Understories cover image

The Understories big announcement

Winter’s here and we decided now’s the time to really try to spread the word about The Understories. Here’s the press release we issues December 3.


Ski Patrolmen tell (almost) all in new memoir about the wild side of life in Vail and Aspen during the 1960s and 70s

VAIL, Colo., Dec. 3, 2013 — Vail and Aspen are now world-famous ski resorts, but in the 1960s they were unknown towns on the edge of the Rocky Mountain wilderness, where characters of questionable repute rediscovered the Wild West, left their old lives behind, and found a way to dream big and live large.

In photos, limericks, character sketches and long-form storytelling, a new book called “The Understories,” tells tales large and small about the early days of Vail and Aspen from the perspective of the ski patrolmen who helped create world-class skiing by day, and world-class partying by night (Boyd, S., 2013, The Understories. Denver, CO, Flat Earth Media, $29.95,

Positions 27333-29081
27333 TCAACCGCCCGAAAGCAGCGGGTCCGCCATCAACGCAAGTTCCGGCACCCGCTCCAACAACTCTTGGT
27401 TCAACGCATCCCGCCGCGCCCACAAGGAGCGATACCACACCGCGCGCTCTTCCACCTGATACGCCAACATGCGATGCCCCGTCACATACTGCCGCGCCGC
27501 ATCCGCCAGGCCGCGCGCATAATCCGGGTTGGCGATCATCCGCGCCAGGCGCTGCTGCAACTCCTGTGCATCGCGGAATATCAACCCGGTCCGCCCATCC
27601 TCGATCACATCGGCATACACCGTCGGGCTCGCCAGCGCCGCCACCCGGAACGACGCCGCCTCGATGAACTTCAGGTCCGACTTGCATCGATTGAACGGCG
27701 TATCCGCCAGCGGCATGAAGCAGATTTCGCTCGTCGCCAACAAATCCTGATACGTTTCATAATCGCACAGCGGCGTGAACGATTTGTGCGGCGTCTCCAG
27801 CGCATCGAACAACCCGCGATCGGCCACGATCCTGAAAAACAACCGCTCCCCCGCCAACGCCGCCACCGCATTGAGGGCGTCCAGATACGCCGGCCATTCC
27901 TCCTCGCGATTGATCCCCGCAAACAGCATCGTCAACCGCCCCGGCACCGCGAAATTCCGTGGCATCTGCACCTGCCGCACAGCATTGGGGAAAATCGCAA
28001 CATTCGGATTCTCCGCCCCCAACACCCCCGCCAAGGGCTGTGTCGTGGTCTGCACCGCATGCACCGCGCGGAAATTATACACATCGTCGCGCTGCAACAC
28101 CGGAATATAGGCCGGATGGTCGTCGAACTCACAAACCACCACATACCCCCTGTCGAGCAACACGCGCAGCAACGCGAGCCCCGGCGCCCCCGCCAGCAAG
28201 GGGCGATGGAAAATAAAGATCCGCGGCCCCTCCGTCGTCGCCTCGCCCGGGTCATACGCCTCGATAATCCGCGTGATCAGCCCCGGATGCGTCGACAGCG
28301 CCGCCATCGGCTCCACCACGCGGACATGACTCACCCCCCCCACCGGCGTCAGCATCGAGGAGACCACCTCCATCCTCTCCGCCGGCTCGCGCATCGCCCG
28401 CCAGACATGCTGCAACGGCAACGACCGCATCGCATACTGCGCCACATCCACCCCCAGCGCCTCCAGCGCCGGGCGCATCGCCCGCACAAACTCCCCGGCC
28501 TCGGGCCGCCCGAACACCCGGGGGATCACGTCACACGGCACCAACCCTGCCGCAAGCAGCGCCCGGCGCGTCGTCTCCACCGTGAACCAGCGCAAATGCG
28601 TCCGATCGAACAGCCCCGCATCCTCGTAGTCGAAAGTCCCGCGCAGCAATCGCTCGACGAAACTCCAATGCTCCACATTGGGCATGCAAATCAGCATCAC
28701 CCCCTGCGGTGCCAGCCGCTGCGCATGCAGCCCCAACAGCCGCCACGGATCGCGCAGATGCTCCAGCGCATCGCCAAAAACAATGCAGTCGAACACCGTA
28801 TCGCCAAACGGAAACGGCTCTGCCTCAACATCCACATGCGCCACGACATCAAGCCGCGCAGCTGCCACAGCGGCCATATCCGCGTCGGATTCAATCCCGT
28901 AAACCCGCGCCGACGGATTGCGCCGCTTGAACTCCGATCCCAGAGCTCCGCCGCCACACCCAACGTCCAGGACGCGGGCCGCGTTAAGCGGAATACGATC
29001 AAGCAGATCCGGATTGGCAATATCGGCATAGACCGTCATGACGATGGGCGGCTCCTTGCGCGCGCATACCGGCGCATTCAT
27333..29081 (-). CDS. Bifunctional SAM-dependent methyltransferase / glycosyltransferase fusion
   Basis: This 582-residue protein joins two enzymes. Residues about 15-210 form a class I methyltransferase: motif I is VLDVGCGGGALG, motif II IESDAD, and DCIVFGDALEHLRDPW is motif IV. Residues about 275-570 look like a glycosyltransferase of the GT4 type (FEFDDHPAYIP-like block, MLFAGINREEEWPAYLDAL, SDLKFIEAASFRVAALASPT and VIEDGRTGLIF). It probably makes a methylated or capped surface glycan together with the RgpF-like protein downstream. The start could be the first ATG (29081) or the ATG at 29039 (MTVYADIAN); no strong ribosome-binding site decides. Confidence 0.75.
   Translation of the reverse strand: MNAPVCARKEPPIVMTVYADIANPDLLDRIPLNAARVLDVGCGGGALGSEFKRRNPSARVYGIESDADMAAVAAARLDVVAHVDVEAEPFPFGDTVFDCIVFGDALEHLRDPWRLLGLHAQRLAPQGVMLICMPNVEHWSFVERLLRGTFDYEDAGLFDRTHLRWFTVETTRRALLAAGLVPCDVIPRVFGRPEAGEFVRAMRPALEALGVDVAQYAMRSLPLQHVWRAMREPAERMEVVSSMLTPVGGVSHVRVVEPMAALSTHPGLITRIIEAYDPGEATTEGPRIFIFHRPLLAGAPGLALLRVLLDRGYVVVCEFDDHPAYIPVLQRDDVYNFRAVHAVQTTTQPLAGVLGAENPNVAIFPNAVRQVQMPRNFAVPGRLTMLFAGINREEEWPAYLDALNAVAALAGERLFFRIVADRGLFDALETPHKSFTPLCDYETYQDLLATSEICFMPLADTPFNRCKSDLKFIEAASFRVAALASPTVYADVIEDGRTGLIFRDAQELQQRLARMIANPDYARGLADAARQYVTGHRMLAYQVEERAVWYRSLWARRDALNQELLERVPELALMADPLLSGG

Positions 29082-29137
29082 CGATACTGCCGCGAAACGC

It was the height of America’s social revolution. Hippies, beatniks, and protestors were grabbing headlines throughout the United States, but a different breed of rebels was seeking to form a new kind of society in the faraway Mountain West. Virtually cut off from the rest of the world, the ski patrolmen of Vail and Aspen strove to re-invent themselves and create a new way of life – free from the constraints of established custom.

With plenty of well-stocked bars, and lots of wide-open ski terrain, the patrolmen of Vail and Aspen’s early days carved a legendary path that still informs ski and snowboard culture to this day. The book explores the serious side of issues like avalanche protection and medical care, and also dives into the late-night pranks and shenanigans that kept ski patrolmen in hot water with management.